Confined Spaces Classifications
Explanation of Low, Medium and High Risk
The two defining features of a confined space, according to regulation, are:
1) the space is enclosed and
2) the presence of a specified risk.
Upon identifying a confined space persons must undertake a risk assessment to determine the nature of specified hazards that could be encountered and the probability of encountering them. This will then lead to the classification of the confined space at low, medium or high risk and trigger the use of equipment and procedures appropriate to the confined space environment.
The terms ‘Low’, ‘Medium’ and ‘High’ risk confined space entry and the competency/training requirements for each are explained below.
Low risk entries do not require the use of escape breathing apparatus, either because the risk of a hazardous atmosphere is very low or the time taken to get out of the space would be less than the time taken to don an escape set. Generally these entries will, be made by a single entrant, have simple and unobstructed entry/exit, have adequate natural ventilation, have no likely risk of flooding and may involve lone working. Training for Low Risk Entries
- Definition of a confined space and low, medium, high definitions
- Duties under the regulations, including preventing the need for entry and risk assessment
- Atmospheric hazards, gases and use of gas detectors
- Safe systems of work and permits to work
- Roles, responsibilities and topman / bottom man duties
- Inspection and use of tripods, winches, fall arrest equipment and harnesses
- Practical exercises and assessments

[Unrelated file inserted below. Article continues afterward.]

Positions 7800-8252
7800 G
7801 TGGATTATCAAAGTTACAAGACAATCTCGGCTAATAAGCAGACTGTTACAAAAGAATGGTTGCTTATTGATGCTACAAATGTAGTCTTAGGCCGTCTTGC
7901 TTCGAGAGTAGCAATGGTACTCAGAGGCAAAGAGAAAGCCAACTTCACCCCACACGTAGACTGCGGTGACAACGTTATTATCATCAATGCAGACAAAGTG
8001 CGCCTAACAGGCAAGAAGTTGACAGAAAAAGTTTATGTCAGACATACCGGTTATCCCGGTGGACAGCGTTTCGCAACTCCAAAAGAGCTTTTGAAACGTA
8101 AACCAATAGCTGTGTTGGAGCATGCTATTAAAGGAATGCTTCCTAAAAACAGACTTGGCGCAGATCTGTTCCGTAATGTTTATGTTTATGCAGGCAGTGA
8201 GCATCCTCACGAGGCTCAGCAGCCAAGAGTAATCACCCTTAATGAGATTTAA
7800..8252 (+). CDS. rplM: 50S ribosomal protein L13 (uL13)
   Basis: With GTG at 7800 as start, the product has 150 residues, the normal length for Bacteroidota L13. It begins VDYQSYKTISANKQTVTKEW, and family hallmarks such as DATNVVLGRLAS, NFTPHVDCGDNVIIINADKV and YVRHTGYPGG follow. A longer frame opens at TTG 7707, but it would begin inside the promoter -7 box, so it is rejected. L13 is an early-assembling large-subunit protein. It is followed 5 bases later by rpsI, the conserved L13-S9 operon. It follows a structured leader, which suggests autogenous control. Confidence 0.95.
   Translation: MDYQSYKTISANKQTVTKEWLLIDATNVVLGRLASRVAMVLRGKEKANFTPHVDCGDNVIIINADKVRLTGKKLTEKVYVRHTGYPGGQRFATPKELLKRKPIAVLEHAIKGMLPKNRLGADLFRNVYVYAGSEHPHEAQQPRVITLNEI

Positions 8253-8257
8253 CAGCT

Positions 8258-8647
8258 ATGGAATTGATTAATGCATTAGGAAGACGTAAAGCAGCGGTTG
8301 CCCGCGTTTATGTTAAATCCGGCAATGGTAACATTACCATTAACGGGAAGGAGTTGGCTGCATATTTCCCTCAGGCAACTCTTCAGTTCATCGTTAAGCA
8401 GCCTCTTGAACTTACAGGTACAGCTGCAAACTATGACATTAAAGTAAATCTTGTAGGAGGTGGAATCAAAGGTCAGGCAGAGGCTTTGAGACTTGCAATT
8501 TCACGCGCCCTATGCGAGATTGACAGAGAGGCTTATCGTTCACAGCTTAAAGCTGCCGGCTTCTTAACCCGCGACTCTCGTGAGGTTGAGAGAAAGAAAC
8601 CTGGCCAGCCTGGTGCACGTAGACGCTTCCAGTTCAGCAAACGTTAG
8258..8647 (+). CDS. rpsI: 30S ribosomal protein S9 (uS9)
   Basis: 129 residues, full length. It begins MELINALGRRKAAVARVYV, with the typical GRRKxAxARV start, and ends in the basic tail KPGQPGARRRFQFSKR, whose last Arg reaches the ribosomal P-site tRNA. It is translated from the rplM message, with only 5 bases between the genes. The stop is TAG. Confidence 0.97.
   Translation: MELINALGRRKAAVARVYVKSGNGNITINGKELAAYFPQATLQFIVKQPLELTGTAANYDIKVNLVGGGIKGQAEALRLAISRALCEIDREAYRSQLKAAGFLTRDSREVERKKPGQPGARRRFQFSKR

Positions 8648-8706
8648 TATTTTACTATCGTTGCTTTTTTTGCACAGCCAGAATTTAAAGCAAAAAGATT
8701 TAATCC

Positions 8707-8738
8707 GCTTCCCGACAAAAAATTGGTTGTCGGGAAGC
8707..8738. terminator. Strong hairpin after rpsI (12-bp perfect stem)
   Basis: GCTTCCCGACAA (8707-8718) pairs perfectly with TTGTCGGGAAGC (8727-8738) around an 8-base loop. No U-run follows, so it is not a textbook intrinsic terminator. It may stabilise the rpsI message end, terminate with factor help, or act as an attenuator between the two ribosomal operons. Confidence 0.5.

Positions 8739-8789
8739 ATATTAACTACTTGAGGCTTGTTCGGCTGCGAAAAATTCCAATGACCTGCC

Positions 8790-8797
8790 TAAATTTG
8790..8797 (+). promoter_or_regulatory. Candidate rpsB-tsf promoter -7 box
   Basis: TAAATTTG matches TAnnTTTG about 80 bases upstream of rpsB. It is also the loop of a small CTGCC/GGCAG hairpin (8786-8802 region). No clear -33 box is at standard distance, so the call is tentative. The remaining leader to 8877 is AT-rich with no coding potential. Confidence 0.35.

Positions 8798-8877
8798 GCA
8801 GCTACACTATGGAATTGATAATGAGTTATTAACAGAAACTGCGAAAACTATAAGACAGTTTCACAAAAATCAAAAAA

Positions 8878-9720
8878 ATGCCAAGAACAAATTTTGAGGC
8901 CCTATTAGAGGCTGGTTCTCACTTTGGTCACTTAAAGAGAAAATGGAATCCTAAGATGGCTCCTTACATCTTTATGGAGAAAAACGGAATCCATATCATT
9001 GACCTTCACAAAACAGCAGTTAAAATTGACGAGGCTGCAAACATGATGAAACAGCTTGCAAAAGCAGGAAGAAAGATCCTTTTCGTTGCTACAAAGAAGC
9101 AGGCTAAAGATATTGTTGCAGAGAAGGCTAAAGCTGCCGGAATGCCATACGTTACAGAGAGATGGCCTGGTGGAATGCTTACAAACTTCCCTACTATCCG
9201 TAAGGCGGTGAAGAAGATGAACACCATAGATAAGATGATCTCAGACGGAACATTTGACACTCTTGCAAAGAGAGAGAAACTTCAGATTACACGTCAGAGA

Medium risk entries require the use of escape breathing apparatus, either because the risk of a hazardous atmosphere is significant or the time taken to evacuate increases risk to entrants, ie distance travelled or where there is more than one entrant.There is a realistic expectation of encountering a specified risk either due to the intrinsic hazards within the space or the introduction of hazards due to work activity.There will always be one or more people - positioned outside the confined space - who have designated responsibilities for controlling the entry and dealing with emergencies.
High risk entries are generally defined as those entries where full working breathing apparatus is required, either because there is a known hazardous atmosphere or because the likelihood/risks associated with a hazardous atmosphere occurring are significant. This may be due to intrinsic hazards within the space or introduced/task based hazards.
Other hazards including, the presence of heat, physical hazards (ie awkward/complex access, size restrictions) or other hazards may necessitate classifying the entry as high risk. High risk entries require the presence of personnel who have designated responsibilities for dealing with emergencies.